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Folks are pedaling bikes more during the Covid-19 shutdown, but the Bike Coop, a long-time CNM neighbor, is peddling very few bikes according to Coop owner Greg Overman.
The Coop, at 120 Yale Boulevard, is selling few bikes these days, because there are hardly any bikes to be had, Overman related in a recent interview at his store.
Instead bikers are digging old bikes out of their attics and basements to be fixed, which means Overman, 67, and his staff are extremely busy.
“We’re three weeks behind,” said Overton, as he looked over his shop crammed with hundreds of used bikes.
Past riders are embracing biking anew because they don’t like being cooped up inside with the Covid restrictions in place, and they are reluctant to take mass transit, according to Overman.
“Biking has built in social distancing,” noted Overton, adding that biking is generally a good thing anyway. “It keeps you younger, and healthier, and it is the best shrink you’ll ever see.”
Overton said he usually rides a minimum of four miles each day, by just going to and from work, on his custom-built Dave Salinas frame bike.
Salinas is a local frame builder who used to work at the Bike Coop, Overman said.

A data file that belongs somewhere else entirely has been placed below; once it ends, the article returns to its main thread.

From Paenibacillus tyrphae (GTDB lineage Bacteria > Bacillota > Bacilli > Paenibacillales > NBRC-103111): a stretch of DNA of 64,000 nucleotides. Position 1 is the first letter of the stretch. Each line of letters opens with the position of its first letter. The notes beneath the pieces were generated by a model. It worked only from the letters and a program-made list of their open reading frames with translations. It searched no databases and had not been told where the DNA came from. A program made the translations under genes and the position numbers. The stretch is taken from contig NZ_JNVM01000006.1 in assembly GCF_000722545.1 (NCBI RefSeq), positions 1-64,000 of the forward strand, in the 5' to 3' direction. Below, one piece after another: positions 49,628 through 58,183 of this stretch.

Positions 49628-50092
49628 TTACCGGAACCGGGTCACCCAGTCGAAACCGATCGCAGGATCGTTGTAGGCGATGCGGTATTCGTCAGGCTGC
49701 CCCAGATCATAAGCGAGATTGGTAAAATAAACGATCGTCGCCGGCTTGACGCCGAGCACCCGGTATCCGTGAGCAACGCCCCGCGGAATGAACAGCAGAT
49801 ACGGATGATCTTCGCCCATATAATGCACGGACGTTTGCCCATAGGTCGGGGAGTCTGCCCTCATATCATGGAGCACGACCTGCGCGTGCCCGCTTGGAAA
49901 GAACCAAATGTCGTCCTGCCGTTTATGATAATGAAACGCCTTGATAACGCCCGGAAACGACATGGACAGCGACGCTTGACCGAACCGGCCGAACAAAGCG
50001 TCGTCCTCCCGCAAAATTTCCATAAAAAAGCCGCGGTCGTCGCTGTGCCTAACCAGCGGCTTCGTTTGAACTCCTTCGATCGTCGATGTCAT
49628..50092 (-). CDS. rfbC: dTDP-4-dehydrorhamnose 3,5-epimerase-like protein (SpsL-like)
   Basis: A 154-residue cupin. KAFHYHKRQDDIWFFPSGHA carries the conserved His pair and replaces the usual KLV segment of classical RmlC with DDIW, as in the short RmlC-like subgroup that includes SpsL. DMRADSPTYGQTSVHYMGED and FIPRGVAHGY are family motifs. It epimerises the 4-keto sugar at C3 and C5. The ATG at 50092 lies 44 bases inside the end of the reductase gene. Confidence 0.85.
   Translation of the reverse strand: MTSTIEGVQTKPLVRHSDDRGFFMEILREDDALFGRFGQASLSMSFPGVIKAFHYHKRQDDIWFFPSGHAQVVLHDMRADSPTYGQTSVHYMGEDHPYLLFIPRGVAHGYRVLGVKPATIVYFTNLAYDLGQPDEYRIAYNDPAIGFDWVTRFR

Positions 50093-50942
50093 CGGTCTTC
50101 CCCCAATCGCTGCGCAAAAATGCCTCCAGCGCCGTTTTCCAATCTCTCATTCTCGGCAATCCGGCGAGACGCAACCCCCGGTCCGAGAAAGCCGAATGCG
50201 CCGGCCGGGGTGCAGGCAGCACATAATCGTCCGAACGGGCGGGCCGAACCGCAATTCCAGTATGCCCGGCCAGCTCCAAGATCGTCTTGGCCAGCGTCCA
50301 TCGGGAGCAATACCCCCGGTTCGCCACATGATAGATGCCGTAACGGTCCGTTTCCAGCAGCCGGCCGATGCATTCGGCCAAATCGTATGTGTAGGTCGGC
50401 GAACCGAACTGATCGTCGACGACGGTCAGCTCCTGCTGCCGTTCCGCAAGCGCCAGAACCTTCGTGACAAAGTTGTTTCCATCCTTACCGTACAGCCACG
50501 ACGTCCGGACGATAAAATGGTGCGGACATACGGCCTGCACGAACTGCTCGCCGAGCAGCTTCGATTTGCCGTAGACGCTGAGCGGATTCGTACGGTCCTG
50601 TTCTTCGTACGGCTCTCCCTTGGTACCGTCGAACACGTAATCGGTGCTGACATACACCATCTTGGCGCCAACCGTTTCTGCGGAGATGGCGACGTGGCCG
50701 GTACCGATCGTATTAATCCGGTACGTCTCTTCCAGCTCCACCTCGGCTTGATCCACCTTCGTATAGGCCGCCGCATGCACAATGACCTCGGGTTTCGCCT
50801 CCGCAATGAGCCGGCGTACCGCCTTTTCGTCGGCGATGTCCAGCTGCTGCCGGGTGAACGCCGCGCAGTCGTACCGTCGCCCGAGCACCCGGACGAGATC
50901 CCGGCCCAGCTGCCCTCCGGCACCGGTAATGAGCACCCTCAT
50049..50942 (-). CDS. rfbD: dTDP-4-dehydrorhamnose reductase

Greg Overman in his office at the Bike Coop.
Overman bought the Bike Coop in 1998, after working at the store for six years at its original location on Central where it had started out as the Bike Cooperative in 1977.
Overman said that moving the Bike Coop to its present location on Yale Boulevard in 2012 brought in “a lot more student customers, both from CNM and UNM, but that when school is out the student business declines noticeably,” which has been true during the Covid shutdowns.
Bike sales are sensitive to national economic trends, according to Overman.
Basic new bikes are hard to get because of the Covid lockdown and the tariff wars with China, Overman said.
Supply lines have been disrupted so that the basic 300-to-500 dollar bike is non-existent, said Overman, adding that high-end bikes “over a thousand dollars” are still obtainable.
The Bike Coop usually does a brisk business in consignment bikes, but those sold out early in the Covid challenge, said Overman.
The bike Coop is swamped with bike to repair because of a Covid Crunch.
Overman compared the shortage of bikes to sell to “a coffee shop not having any coffee to sell.”
That still leaves repairs, but repairs are not particularly lucrative, especially when they involve changing out a tube for a flat tire, according to Overman.
“That’a just 25 dollars per wheel,” noted Overman.
Overman said that non-availability of parts can be a problem with repairs as well.
“Rubber is in short supply,” he said.
All in all, Overman said he would rather be selling bikes than fixing them, but he still enjoys what he does.
Overman said he is making no predictions as to how long the period of intense repairs and low sales will last because there are too many variables. But he thinks the Covid experience may portend well for biking over the long haul, with bikers rediscovering the sport’s benefits.
“Sometimes people lose their driver’s license with a DUI, so they take up biking,” said Overman. “And sometimes they keep biking after they get their license back, because they notice the health benefits and the money they save.”